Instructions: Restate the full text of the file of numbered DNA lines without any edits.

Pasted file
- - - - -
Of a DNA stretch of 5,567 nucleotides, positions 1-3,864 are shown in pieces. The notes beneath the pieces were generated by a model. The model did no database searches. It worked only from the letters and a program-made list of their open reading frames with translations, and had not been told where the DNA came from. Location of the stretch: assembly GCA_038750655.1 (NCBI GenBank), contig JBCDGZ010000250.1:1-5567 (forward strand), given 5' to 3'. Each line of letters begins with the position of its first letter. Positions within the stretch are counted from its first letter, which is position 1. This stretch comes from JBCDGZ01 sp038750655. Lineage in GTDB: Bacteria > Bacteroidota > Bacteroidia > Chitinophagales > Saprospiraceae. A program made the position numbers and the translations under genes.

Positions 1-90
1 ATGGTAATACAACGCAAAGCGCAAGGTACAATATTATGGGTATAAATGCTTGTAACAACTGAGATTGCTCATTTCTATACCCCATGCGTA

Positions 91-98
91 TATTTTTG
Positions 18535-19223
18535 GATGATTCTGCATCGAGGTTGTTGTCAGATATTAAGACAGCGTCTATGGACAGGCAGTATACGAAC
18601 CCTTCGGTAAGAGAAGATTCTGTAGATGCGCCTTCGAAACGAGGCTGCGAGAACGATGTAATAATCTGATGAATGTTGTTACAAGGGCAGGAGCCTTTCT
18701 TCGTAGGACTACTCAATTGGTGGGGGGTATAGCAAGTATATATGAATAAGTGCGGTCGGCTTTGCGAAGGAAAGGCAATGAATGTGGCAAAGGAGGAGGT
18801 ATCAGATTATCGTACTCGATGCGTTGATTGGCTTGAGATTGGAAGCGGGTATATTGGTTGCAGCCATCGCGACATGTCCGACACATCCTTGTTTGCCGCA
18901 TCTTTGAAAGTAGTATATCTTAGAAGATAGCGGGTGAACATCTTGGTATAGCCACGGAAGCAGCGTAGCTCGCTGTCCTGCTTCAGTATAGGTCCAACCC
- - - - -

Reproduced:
Of a DNA stretch of 5,567 nucleotides, positions 1-3,864 are shown in pieces. The notes beneath the pieces were generated by a model. The model did no database searches. It worked only from the letters and a program-made list of their open reading frames with translations, and had not been told where the DNA came from. Location of the stretch: assembly GCA_038750655.1 (NCBI GenBank), contig JBCDGZ010000250.1:1-5567 (forward strand), given 5' to 3'. Each line of letters begins with the position of its first letter. Positions within the stretch are counted from its first letter, which is position 1. This stretch comes from JBCDGZ01 sp038750655. Lineage in GTDB: Bacteria > Bacteroidota > Bacteroidia > Chitinophagales > Saprospiraceae. A program made the position numbers and the translations under genes.

Positions 1-90
1 ATGGTAATACAACGCAAAGCGCAAGGTACAATATTATGGGTATAAATGCTTGTAACAACTGAGATTGCTCATTTCTATACCCCATGCGTA

Positions 91-98
91 TATTTTTG
Positions 18535-19223
18535 GATGATTCTGCATCGAGGTTGTTGTCAGATATTAAGACAGCGTCTATGGACAGGCAGTATACGAAC
18601 CCTTCGGTAAGAGAAGATTCTGTAGATGCGCCTTCGAAACGAGGCTGCGAGAACGATGTAATAATCTGATGAATGTTGTTACAAGGGCAGGAGCCTTTCT
18701 TCGTAGGACTACTCAATTGGTGGGGGGTATAGCAAGTATATATGAATAAGTGCGGTCGGCTTTGCGAAGGAAAGGCAATGAATGTGGCAAAGGAGGAGGT
18801 ATCAGATTATCGTACTCGATGCGTTGATTGGCTTGAGATTGGAAGCGGGTATATTGGTTGCAGCCATCGCGACATGTCCGACACATCCTTGTTTGCCGCA
18901 TCTTTGAAAGTAGTATATCTTAGAAGATAGCGGGTGAACATCTTGGTATAGCCACGGAAGCAGCGTAGCTCGCTGTCCTGCTTCAGTATAGGTCCAACCC